Advocates Want Biden To Address Racial Reality Of Student Loan Crisis

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With President Joe Biden reportedly narrowing in on a plan to wipe $10,000 per borrower, some are calling on the commander-in-chief to take a closer look at who, on average, is disproportionately impacted by the student loan crisis.

Data shows that Black student loan borrowers are more likely to owe more in student debt than other groups. For Black women, analysis shows we owe 22% more in student loans than white women. Paired with underemployment, hiring discrimination, wage inequality, and more, the impact of student loans hits Black borrowers differently.

In fact, many advocates have called for student loan cancelation as a way to close the racial wealth gap in the US, with statistics showing a 40% boost in Black wealth if student loans were canceled. Based on the impact and numbers, Biden's $10,000 per borrower plan just isn't going to cut it.

"The impact that $10,000 would have would be so minor, that it wouldn't really address the issue for Black borrowers," Wisdom Cole, National Director of the NAACP Youth & College Division told The Hill.

A report from The Institute for College Access and Success (TICAS) found that in 2016, Black graduates were more likely to take out loans to cover the costs of education and take out higher amounts. Part of the reason, the report found, is the systemic racism that blocked billions of generational wealth to be handed down.

From the Tulsa Race Massacre that burned the Greenwood Business District to the denial of mortgages to Black vets returning from World War II, the racial terrorism that destroyed whole Black towns, and the millions of acres of Black farmland systematically stolen, Black wealth has been siphoned from families for centuries.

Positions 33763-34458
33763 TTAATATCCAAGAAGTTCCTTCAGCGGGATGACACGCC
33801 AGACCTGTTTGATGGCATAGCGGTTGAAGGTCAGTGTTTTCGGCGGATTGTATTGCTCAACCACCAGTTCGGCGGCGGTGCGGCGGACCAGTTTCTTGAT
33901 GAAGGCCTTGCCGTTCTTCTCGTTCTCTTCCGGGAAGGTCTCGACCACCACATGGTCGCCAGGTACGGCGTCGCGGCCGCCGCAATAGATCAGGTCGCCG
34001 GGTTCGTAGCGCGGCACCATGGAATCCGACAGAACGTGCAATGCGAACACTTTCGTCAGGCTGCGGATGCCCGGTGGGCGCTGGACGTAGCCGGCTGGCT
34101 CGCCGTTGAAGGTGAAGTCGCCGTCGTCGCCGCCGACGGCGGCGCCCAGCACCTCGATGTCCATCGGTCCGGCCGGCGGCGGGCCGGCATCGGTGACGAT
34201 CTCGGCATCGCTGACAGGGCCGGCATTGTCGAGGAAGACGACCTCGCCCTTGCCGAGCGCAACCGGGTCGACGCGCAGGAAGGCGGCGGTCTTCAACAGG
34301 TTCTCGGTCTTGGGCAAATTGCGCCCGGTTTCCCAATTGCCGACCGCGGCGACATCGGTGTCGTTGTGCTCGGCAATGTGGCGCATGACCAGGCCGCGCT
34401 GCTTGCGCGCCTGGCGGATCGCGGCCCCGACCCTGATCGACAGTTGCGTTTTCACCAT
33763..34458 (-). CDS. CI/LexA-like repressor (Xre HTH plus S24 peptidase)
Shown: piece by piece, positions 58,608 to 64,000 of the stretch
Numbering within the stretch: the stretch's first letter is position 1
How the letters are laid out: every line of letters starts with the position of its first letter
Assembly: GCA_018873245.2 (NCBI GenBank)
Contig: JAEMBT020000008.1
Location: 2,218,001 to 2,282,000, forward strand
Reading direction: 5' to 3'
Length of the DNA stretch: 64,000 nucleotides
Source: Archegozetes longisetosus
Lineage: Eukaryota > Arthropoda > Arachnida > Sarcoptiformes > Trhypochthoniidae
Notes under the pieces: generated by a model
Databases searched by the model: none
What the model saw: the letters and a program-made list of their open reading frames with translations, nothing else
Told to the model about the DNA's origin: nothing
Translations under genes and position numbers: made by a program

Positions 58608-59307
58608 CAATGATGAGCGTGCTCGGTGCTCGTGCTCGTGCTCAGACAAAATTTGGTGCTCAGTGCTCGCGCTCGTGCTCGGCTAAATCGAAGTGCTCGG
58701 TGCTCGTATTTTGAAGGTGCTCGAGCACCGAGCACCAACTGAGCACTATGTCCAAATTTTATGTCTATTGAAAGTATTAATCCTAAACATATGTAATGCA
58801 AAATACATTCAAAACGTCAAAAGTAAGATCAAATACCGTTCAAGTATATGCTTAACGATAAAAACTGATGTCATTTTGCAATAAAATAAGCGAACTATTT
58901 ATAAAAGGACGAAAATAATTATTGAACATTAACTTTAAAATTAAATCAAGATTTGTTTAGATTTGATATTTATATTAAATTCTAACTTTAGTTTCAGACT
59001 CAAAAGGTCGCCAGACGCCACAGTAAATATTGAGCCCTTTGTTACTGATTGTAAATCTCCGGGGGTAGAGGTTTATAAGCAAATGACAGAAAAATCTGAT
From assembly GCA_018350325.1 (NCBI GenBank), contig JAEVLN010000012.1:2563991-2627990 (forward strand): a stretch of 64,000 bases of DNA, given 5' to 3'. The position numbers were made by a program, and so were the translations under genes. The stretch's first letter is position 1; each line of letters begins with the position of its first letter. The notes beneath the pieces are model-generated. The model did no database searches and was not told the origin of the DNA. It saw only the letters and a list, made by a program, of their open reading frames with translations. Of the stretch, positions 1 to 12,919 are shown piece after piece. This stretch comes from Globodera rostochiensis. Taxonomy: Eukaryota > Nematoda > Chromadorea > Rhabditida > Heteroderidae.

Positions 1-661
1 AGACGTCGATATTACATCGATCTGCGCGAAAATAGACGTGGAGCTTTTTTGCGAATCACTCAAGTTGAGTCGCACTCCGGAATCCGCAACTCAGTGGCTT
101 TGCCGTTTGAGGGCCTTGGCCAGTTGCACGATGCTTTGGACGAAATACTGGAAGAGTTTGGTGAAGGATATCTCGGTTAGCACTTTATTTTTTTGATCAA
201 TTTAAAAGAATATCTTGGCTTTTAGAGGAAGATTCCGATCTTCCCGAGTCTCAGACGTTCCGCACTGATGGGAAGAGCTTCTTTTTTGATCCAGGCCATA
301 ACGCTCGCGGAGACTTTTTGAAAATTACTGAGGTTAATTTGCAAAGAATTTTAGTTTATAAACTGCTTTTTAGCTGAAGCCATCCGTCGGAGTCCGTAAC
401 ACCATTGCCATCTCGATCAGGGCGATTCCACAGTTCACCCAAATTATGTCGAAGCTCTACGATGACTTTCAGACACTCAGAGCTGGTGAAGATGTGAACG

As a result, Black students are burdened with thousands in student loan debt in an attempt to acquire education and higher-paying jobs in an effort to break the cycle.

"People are drowning in debt, especially Black borrowers, 10 years after taking out these loans," Sen. Raphael Warnock of Georgia said last month after meeting with Biden. "Two-thirds of Black borrowers hold more than they did when they started, more. Twenty years out, they owe 95 percent of the loan. So, it's also a racial equity issue here," Warnock added.

The report found that 80% of Black people who earned their Bachelor's degree graduated with $34,000 of debt on average –– higher than white, Latino, and Asian peers. Black college graduates are less likely to own a home than white people without a high school diploma, the report said.

Advocates are also warning that using income caps for the amount of debt cancelation a person who is eligible isn't necessarily the solution either, particularly for Black people and Black women who "seek higher degrees to support their families and to support the community."

"Income is not the same as wealth, and it's very important that the administration consider the debt-to-income ratio when thinking about a solution that is going to be equitable to all," Cole said. "The way your dollar may stretch doesn't look the same from the Black community to the white community."

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